'JV with Disney has possibility to grow all our businesses' : Ronnie Screwvalay - UTV founder and CEO

UTV founder-promoter Ronnie Screwvala has shown again and again that he is a smart dealmaker. He got a string of private equity funds and News Corp. to invest in his TV content company which had successfully expanded into a diversified media model.

But nothing can get him more excited than the latest deal he cut out with Walt Disney. The buyout of Hungama TV ($30.5 million) and a 14.9 per cent stake in UTV ($14 million) has given him the potential to build a war chest of Rs 5 billion. "In media, that offers lots of opportunities," he says.

Screwvala can now take fresh risks as he aims at sizing up UTV to a Rs 10 billion company by 2010. His first goalpost: Rs 5 billion by 2008.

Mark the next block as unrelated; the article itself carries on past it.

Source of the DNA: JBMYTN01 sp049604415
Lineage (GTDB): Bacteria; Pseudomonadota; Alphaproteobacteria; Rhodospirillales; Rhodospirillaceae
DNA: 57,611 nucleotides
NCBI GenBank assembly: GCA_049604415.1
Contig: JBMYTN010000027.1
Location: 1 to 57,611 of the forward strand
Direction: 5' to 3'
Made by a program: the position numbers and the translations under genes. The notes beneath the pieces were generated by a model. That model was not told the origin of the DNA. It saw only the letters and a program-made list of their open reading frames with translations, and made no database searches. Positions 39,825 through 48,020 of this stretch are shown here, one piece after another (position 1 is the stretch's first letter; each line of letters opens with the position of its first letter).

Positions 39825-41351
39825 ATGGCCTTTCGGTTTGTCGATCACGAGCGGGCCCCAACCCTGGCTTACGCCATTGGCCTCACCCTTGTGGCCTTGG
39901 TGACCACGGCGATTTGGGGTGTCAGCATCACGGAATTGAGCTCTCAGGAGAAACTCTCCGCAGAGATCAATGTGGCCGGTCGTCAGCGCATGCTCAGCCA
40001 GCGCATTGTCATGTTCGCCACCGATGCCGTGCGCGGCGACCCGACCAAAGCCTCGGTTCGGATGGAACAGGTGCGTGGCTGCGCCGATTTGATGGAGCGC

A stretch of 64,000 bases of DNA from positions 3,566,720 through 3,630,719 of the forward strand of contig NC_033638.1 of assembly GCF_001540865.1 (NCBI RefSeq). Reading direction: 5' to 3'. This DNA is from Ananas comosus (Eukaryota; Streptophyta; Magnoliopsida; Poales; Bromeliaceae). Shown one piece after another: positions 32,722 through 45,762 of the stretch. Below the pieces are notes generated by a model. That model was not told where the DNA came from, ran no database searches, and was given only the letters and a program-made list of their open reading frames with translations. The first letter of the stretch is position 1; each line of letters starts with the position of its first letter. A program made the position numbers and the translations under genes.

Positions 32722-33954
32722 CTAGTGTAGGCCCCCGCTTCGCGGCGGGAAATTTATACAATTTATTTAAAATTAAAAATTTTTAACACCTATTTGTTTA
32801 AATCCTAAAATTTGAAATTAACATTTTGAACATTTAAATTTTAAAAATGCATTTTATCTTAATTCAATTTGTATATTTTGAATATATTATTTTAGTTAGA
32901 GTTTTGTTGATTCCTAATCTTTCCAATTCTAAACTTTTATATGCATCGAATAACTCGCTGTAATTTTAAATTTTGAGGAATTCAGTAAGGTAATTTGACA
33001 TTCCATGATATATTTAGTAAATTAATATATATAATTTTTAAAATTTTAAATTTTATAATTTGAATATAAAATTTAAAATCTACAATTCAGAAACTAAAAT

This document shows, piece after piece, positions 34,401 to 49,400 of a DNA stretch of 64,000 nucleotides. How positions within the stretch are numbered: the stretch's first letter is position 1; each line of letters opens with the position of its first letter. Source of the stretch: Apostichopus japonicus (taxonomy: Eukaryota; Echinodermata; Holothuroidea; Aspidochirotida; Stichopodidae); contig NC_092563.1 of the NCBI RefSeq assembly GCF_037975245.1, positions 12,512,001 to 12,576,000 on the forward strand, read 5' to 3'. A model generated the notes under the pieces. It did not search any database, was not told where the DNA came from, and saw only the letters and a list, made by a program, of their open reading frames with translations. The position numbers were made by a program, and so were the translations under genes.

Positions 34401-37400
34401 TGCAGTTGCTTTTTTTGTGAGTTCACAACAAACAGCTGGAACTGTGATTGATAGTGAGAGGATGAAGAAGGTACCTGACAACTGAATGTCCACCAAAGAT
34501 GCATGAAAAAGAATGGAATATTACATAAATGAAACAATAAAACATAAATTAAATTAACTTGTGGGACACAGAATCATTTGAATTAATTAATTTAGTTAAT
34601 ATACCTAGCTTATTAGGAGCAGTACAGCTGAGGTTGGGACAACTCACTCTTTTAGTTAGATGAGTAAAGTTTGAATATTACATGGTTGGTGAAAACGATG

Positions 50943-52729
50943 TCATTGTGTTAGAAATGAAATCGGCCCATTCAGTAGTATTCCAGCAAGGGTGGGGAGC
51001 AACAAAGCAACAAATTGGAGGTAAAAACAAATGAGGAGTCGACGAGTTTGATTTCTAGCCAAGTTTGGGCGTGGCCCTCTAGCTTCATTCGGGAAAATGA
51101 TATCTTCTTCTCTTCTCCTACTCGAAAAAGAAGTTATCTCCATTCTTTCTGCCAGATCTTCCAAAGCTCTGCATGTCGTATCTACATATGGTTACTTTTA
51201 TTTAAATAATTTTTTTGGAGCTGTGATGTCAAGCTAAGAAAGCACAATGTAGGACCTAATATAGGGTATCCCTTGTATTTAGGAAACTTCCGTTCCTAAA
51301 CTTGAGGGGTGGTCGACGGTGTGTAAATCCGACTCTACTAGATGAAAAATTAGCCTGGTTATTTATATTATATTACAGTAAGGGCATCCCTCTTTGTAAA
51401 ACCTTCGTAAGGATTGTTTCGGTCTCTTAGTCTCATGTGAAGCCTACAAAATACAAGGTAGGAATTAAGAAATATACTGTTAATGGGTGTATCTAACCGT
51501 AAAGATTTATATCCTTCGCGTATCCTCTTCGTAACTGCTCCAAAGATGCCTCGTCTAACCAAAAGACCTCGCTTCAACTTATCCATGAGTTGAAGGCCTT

He feels he has come a step closer to his goal. "If I don't take risks, what is the use of being in this game? I need to be in control of my destiny. And I need an international surge," he says.

On Screwvala's expansion plate is not just movies and animation but also new media content including gaming. The fun, as he says, is playing in a bigger field.

In an interview with's Sibabrata Das, Screwvala talks of the business model he has carved out for UTV's second phase of growth and the script his company plans to write with Walt Disney.


How did the talks with Walt Disney initiate?